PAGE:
1

Which sentence with the question word order or with the usual word order should I use in this situation? Do those two questions mean the same thing here or is there some difference in meaning between them?

The situation:

One day a student of mine in my class did not have the textbook. We agreed that she would go to the college bookstore after class to buy the book. After class she went to the bookstore to buy the book and a few minutes later I left and while I was walking to my car, I saw the student leaving the bookstore but she didn't have the book or a bag in her hand so I was thinking that the bookstore had sold out or had run out of the book. But I wasn't 100% sure so I asked her this question:

  1. They don't have the book?
  2. Don't they have the book?

(By some native speaker, I've just been told here that the whole difference just boils down to formal/informal English, but I doubt that since it sometimes might be difficult to look at your own language from the outside)

1 Answer 1

4

The statement spoken as a question "They don't have the book?" would mark that this is strongly counter to expectations.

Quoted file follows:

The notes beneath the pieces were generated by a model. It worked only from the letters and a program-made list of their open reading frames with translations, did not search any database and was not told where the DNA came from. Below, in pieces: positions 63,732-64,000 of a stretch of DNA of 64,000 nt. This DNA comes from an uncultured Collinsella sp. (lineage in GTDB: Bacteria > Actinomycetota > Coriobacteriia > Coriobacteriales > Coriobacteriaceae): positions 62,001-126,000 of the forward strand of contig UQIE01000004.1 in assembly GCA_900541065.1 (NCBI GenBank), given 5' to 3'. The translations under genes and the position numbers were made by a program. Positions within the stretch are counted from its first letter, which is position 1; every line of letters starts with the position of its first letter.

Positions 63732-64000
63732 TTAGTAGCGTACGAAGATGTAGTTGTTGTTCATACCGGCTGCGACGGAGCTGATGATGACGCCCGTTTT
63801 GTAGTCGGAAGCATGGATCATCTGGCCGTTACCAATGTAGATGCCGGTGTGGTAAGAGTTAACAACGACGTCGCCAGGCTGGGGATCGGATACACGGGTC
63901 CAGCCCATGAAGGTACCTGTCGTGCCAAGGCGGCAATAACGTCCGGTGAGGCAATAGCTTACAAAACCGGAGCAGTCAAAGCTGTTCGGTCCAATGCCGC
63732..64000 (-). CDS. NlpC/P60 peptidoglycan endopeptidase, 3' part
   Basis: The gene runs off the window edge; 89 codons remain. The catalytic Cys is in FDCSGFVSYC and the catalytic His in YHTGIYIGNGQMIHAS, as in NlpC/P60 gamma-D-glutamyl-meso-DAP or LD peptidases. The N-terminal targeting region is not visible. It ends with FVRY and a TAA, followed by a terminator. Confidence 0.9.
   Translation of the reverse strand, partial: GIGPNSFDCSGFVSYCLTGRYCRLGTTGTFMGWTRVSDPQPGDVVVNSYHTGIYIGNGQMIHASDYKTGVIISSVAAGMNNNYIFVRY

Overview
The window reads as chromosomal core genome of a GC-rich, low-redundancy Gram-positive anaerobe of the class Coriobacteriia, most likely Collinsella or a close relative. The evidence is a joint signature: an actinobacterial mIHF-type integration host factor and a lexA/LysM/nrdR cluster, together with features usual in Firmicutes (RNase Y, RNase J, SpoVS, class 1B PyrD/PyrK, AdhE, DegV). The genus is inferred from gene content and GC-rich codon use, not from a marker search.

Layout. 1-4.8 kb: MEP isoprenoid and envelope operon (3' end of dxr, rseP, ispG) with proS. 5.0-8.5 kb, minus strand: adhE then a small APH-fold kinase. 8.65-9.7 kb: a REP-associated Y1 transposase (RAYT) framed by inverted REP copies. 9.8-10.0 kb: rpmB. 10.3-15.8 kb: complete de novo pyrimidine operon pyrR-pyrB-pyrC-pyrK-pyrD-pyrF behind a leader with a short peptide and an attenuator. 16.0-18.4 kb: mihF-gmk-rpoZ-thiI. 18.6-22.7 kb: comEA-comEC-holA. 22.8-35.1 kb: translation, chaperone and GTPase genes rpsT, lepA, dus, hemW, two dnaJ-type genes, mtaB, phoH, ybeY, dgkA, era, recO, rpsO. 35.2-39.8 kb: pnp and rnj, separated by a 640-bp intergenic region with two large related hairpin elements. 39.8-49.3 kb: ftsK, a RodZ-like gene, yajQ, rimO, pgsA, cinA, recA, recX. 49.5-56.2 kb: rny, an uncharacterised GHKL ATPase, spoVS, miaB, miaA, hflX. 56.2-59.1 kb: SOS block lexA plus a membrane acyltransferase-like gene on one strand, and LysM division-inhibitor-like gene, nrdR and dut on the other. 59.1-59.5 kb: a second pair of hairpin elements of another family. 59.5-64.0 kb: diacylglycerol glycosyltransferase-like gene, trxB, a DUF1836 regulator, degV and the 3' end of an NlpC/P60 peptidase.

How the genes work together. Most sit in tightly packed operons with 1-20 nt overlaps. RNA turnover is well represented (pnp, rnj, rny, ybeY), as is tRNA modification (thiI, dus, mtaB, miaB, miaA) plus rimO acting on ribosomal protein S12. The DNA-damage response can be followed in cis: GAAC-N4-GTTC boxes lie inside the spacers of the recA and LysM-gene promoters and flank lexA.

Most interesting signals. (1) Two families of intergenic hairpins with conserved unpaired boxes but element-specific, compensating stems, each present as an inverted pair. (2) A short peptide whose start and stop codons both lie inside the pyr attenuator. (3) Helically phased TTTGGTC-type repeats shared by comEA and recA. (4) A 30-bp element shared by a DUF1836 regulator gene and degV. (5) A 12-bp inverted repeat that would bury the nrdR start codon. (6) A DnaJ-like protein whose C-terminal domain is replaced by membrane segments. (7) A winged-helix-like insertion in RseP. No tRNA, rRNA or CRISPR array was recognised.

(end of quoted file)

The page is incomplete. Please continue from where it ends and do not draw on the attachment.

-- I went to the bookstore and but they don't have the book.

-- They don't have the book? But just yesterday I was in the bookshop and there was a big pile of them. Are you certain you went to the right shop?

You had a strong expectation that the book would be in the shop, but now you are told that it is not. You aren't really asking for information. Mostly you are expressing surprise.

"Don't they have the book?" as a negative question also expresses surprise, but it is phrased a question and is a genuine question which the person should answer.

In your case, you are asking a genuine question, and so "Don't they have the book?" is appropriate.

10
  • It's quite interesting that you chose "Don't they have the book?" since this american girl chose otherwise. She used "They don't have the book?" in this case. Is it the difference between American English and British English or something else? (here at 2:05) youtube.com/… Commented Apr 9 at 14:37
  • The story starts at 1:25. For your convenience. Commented Apr 9 at 14:38
  • 1
    Not really "You don't have kids" is what you'd say if you assume that I have kids, but you learn that I don't.
    – James K
    Commented Apr 9 at 15:09
  • 2
    @IlyaTretyakov - people don't speak like rule-based robot would. Both ways of asking the question are possible, when you do (and when you don't) expect a particular answer. Commented Apr 9 at 16:52
  • 1
    @IlyaTretyakov - 'But what I see now is that nobody can give a straight answer.' - yes. This is not because we are deliberately trying to be awkward, but because native speakers often break, ignore, or do not know about the 'rules' that are taught to learners, especially in informal speech. Commented Apr 10 at 9:44

You must log in to answer this question.

Not the answer you're looking for? Browse other questions tagged .